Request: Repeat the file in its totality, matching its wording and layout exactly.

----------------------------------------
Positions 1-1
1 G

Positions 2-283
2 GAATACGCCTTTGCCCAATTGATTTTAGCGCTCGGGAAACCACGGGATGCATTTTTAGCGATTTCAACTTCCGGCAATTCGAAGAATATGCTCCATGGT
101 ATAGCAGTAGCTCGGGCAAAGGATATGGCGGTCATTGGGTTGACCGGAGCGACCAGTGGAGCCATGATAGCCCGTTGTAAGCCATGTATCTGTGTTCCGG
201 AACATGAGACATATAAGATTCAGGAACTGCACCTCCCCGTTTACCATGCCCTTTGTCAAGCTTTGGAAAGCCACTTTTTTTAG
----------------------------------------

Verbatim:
Positions 1-1
1 G

Positions 2-283
2 GAATACGCCTTTGCCCAATTGATTTTAGCGCTCGGGAAACCACGGGATGCATTTTTAGCGATTTCAACTTCCGGCAATTCGAAGAATATGCTCCATGGT
101 ATAGCAGTAGCTCGGGCAAAGGATATGGCGGTCATTGGGTTGACCGGAGCGACCAGTGGAGCCATGATAGCCCGTTGTAAGCCATGTATCTGTGTTCCGG
201 AACATGAGACATATAAGATTCAGGAACTGCACCTCCCCGTTTACCATGCCCTTTGTCAAGCTTTGGAAAGCCACTTTTTTTAG